Last week, speaking at the Migration Policy Institute, Customs and Border Protection (CBP) Commissioner Alan Bersin gave a glowing review of the successes CBP was having in meeting its mission. Whether one agrees with Bersin’s overall assessment, there was one area that jumped out at me that begs further inquiry.
Included in his remarks was a reference to DHS Secretary Napolitano’s recent announcement of Predator flights out of Corpus Christi, Texas. Commissioner Bersin followed that intro about CBP’s unmanned aerial systems (UASs) with the following statement:
With the deployment of a UAS in Texas, DHS unmanned aerial capabilities now patrol the entire Southwest Border – from the El Centro Sector in California all the way to the Gulf of Mexico in Texas – providing critical aerial surveillance assistance to personnel on the ground.
I believe that UASs are a crucial part of the future of border security efforts. We need to fully integrate their capabilities to support our officers and agents, while also standing ready to provide these assets when they are needed for other purposes, such as disaster response.
According to press reports, CBP’s seventh Predator won’t begin operating in Texas until December, 2010. Getting to the truth with DHS, and especially CBP, is rather difficult these days, it would seem.
One will note that Commissioner Bersin was clever in his wording, in that he did not SPECIFICALLY talk about the need to deploy Predator UASs, but about UASs in general. To my mind, he was being too clever by half, but he is not the first government official to use verbal misdirection to give himself wiggle-room for a later time.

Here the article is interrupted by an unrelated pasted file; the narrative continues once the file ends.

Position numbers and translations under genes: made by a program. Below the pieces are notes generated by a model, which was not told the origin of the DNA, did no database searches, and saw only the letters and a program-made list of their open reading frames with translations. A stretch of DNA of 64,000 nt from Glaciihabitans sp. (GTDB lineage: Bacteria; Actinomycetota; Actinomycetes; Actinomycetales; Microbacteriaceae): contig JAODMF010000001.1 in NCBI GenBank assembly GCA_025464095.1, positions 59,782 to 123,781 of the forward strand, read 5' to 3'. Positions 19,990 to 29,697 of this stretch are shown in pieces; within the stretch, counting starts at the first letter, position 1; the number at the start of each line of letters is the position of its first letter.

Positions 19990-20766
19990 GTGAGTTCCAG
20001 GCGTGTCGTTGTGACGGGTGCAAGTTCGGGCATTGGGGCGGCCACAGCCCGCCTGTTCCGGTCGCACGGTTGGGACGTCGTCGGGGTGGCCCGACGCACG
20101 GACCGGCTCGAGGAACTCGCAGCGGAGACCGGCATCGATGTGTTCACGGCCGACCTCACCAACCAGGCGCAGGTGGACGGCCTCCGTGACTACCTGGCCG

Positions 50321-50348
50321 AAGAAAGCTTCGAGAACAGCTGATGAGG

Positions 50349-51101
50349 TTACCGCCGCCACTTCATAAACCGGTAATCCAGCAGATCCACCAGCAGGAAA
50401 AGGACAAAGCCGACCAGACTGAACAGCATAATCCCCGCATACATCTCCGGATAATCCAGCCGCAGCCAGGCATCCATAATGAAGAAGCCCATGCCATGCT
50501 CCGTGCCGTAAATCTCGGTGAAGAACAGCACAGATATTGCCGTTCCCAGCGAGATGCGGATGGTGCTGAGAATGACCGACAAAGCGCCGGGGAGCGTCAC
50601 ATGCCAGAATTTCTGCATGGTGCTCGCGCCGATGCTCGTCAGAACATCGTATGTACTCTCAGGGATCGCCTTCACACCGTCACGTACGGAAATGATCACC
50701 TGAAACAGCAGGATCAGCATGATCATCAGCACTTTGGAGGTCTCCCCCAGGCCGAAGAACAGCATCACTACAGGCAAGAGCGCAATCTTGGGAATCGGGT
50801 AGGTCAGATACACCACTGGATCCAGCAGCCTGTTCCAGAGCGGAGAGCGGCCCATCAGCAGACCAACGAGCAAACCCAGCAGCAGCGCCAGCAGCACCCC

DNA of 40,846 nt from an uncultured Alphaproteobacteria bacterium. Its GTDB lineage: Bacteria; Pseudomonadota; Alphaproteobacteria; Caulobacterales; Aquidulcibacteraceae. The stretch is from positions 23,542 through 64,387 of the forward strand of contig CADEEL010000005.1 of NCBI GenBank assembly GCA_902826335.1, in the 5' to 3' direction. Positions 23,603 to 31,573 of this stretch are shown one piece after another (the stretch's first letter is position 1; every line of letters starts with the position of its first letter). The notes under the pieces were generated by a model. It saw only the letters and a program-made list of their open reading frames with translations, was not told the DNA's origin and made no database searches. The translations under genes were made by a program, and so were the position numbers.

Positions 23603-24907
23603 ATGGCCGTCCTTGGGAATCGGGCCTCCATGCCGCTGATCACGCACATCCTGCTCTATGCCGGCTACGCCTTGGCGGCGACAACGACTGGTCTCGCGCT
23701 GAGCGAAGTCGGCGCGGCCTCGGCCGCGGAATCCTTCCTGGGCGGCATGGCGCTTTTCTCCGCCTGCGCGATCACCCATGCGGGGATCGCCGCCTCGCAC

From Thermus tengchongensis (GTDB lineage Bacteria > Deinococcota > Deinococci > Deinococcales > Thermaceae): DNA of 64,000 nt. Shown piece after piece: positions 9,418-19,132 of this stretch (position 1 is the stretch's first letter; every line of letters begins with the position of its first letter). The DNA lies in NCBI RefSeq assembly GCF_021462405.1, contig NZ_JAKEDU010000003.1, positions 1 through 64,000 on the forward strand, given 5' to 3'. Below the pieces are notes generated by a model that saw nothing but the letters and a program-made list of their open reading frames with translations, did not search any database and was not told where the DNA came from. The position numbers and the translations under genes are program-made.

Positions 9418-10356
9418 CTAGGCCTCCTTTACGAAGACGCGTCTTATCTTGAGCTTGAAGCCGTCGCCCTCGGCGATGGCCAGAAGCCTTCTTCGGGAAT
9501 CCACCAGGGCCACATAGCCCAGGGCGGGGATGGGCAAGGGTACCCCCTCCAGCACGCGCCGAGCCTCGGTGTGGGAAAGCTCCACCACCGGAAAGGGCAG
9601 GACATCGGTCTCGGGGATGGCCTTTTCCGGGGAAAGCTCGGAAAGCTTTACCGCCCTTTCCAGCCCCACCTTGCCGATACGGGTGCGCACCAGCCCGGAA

If the outrageously expensive, limited-effectiveness Predator was not what he was talking about, I think he ought to say so explicitly. And if the Commissioner won’t volunteer an answer, someone in Congress or the press ought to keep asking him about it until he provides a direct answer.
By any objective analysis, the cost of acquisition, operation and maintenance of the Predator for border surveillance use makes its cost-benefit ratio highly questionable.
At a time of constrained budgets, with rumors of significant cuts coming in the FY12 budget, I cannot see how DHS can justify spending another cent on Predators, especially when it is believed the recent DHS Analysis of Alternatives allegedly shows that many other technologies are far more effective and less costly to deploy to assist agents in the field.
This week, Secretary Napolitano and Commissioner Bersin are scheduled to go to San Diego to talk about border enforcement issues, including technology use to aid Border Patrol agents. I hope someone will ask Commissioner Bersin how much CBP is spending on UASs, how many people it takes to operate even one of them, how the Predator objectively measures up against other methods at “undirected detection” (meaning can it find a person or object without having an agent in the field telling it where to look) and whether CBP intends to continue cutting out overtime payments to existing CBP personnel so that it can afford to operate huge aerial platforms like the Predator.
The more Commissioner Bersin brags about UASs, the more questions it ought to raise.